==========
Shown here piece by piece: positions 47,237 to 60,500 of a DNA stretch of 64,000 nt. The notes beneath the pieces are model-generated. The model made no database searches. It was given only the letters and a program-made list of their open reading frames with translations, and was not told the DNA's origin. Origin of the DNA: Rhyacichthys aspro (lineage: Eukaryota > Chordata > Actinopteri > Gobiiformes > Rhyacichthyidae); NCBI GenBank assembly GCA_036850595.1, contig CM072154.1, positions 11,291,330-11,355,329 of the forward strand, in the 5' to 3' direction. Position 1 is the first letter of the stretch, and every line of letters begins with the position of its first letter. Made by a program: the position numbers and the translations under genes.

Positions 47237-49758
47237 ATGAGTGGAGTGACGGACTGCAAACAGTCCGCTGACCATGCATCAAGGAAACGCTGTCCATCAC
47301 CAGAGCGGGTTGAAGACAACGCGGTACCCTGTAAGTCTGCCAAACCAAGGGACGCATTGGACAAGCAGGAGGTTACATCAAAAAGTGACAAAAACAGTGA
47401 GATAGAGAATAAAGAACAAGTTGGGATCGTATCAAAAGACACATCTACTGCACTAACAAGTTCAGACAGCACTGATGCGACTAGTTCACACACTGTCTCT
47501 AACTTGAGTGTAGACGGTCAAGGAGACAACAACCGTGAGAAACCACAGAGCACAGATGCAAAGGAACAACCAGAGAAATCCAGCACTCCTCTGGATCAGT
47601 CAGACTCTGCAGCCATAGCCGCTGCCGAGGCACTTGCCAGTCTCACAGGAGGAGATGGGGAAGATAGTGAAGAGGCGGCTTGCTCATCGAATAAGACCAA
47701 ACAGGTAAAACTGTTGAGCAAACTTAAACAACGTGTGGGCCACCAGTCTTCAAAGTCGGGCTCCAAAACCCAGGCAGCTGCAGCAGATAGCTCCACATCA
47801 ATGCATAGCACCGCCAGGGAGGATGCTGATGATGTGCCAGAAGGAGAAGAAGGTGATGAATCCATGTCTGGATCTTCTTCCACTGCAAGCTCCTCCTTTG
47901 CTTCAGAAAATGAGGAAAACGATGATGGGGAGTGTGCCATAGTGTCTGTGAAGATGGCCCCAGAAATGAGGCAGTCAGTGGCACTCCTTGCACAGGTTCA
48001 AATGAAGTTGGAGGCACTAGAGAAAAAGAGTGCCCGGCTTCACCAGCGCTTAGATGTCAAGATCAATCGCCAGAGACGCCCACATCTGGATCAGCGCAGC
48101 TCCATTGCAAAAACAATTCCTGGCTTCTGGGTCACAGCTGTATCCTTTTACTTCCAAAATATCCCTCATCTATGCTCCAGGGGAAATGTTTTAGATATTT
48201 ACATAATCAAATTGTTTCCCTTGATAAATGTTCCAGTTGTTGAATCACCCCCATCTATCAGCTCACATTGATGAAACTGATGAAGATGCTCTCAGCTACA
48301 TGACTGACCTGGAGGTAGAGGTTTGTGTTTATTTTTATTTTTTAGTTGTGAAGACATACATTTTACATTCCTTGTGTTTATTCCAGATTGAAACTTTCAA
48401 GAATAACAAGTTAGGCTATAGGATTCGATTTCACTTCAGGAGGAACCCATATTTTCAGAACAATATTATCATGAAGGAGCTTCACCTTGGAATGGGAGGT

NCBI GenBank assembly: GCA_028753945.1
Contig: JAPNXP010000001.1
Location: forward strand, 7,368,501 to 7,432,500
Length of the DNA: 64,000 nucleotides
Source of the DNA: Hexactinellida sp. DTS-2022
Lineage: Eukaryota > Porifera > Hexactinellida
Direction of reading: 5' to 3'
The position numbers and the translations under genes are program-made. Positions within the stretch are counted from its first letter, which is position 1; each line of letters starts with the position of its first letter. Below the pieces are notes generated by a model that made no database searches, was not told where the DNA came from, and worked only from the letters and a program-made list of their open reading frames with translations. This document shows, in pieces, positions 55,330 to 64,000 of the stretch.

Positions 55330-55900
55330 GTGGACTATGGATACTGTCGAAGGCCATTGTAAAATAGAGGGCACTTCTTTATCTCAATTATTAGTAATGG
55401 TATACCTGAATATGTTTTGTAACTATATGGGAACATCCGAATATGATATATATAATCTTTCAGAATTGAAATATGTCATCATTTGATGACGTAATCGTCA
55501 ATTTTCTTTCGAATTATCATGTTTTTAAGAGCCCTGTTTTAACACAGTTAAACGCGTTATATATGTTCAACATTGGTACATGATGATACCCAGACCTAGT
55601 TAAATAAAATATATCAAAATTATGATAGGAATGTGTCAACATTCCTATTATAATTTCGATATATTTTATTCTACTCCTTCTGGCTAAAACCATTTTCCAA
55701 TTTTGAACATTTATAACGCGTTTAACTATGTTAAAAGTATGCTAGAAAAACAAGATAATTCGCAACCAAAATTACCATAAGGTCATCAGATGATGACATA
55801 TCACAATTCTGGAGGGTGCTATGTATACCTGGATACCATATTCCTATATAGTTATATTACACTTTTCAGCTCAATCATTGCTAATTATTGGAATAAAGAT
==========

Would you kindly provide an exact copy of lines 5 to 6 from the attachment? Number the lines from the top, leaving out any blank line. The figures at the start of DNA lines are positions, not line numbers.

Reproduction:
47401 GATAGAGAATAAAGAACAAGTTGGGATCGTATCAAAAGACACATCTACTGCACTAACAAGTTCAGACAGCACTGATGCGACTAGTTCACACACTGTCTCT
47501 AACTTGAGTGTAGACGGTCAAGGAGACAACAACCGTGAGAAACCACAGAGCACAGATGCAAAGGAACAACCAGAGAAATCCAGCACTCCTCTGGATCAGT